When I get the crazy notion to walk the fields behind my mobile home park, those goofy boots are perfect for dealing with any mud, protecting my feet in the event of rattlesnakes, and generally making me look like a harmless doofus, so that whosever abandoned property it may be will be assured that I’m harmless should they see me on their security cameras.

That being said, though, I’m about done with Winter.  I know it doesn’t compare to anything SparksFromACombustibleMind is enduring, because I ran away from much tamer Winters than she experiences in the mountains of Utah or my Aunt can see nearby in the mountains of Nevada / Las Vegas.  But, I have had enough of being housebound.


We’re supposed to have a blood red wolf moon on Sunday night into Monday night, with a star gazing event planned to be able to get out of the house and enjoy it.  So, I’d appreciate if the storms would stop.  Please.  I’ve truly begun to turn into a mushroom, I’ve been stuck in this house so long…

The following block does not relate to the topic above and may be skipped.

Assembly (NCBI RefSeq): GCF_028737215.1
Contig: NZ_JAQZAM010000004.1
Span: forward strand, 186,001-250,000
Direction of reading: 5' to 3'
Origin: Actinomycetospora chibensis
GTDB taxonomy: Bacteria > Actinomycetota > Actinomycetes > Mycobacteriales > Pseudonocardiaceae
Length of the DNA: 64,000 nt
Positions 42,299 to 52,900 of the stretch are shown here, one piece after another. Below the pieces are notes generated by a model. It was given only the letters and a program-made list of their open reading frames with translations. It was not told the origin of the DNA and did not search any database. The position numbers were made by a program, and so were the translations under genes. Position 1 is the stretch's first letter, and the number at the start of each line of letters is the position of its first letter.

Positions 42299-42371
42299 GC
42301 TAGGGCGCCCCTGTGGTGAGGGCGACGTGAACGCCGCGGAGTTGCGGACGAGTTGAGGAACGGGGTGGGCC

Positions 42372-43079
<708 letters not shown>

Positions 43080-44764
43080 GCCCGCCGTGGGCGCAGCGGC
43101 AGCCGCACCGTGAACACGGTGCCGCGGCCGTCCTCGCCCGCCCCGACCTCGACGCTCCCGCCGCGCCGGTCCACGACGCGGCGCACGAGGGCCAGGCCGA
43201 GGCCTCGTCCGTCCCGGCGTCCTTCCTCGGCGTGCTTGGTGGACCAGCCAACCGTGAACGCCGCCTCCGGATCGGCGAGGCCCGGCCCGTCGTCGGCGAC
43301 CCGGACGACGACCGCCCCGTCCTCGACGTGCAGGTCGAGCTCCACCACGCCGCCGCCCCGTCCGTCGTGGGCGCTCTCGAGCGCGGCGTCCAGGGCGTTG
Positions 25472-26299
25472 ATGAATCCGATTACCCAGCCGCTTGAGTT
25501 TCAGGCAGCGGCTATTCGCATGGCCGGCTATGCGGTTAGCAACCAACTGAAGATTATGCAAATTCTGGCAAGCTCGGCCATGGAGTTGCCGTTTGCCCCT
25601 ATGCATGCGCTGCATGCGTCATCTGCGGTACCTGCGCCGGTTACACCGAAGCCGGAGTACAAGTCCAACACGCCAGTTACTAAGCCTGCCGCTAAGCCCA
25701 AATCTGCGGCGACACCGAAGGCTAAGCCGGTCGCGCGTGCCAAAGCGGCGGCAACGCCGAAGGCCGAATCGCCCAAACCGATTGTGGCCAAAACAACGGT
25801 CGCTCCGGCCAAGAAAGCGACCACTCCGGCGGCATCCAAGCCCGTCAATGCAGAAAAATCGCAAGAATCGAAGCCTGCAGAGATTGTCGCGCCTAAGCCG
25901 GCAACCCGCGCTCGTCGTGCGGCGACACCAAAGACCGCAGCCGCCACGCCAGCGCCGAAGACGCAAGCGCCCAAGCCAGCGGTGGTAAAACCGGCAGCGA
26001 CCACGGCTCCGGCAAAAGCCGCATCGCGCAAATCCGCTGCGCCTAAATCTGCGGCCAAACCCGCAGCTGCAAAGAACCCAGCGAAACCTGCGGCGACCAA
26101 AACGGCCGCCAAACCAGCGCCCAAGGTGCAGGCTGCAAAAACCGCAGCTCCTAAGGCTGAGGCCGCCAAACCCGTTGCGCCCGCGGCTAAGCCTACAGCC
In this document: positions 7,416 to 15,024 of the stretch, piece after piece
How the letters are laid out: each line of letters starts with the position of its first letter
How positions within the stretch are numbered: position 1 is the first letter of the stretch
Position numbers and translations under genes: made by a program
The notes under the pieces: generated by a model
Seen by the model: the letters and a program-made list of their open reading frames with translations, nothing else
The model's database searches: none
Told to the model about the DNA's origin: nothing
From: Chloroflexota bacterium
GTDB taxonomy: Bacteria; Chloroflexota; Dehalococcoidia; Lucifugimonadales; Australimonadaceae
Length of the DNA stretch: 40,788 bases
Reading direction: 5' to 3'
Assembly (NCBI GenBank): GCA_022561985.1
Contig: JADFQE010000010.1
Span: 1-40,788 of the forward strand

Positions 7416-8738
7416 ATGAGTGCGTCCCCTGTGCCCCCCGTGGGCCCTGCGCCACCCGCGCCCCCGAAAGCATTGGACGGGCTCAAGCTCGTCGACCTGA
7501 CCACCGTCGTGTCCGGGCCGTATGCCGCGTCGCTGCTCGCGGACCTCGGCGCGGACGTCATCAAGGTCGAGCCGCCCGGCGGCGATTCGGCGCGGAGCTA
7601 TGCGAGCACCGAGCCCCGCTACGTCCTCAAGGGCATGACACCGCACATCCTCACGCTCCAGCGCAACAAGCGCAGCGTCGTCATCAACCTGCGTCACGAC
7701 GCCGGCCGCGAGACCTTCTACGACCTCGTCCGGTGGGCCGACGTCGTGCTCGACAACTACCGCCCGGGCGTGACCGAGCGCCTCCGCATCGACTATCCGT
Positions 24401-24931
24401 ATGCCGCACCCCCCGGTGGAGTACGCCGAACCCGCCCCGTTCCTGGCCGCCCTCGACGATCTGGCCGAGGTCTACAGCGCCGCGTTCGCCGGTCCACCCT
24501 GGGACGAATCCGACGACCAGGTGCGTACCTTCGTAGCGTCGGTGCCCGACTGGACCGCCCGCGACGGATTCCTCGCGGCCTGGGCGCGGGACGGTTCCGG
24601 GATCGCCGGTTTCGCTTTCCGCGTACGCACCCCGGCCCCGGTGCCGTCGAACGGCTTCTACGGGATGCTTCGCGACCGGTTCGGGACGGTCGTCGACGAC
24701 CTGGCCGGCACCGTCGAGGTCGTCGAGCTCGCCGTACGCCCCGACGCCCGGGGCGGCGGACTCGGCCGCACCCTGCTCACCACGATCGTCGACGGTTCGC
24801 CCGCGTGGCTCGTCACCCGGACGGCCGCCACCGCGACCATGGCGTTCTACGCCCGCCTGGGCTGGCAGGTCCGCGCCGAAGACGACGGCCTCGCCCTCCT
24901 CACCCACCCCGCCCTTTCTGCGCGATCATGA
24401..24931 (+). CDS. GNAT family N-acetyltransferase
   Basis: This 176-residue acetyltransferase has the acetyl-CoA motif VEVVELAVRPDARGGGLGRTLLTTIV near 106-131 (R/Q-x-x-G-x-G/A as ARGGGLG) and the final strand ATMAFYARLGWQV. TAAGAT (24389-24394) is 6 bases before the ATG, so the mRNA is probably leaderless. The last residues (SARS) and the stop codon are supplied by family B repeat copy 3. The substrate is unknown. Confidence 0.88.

Dear Dr Ruth… Part II

I could have called this “Dale’s Departure”, too, as this is more than a sex blog, but you decide what to call it yourself, after you finish reading, if you’ve decided to continue with this tale.

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The original chat I’m writing about first began in Dear Dr. Ruth.    For those of you still interested in this chat, here’s the latest chapter where I pretend to be an expert on something that I’ve only dabbled in and researched on my own.  (Photo credit is “Quantum Leap”, and an episode where Sam got cast as Dr. Ruth).  

Sex and sexuality continues to be a huge taboo in the lives of healthy people, never mind folks who are disabled or dealing with a chronic illness.  I am here to say that handicapped or chronically ill people are not neuters or androgynous folks for whom sex and intimacy have no value.  We are not asexual children, for whom sexual activity has no interest as there are no hormones or memories of happier times driving us.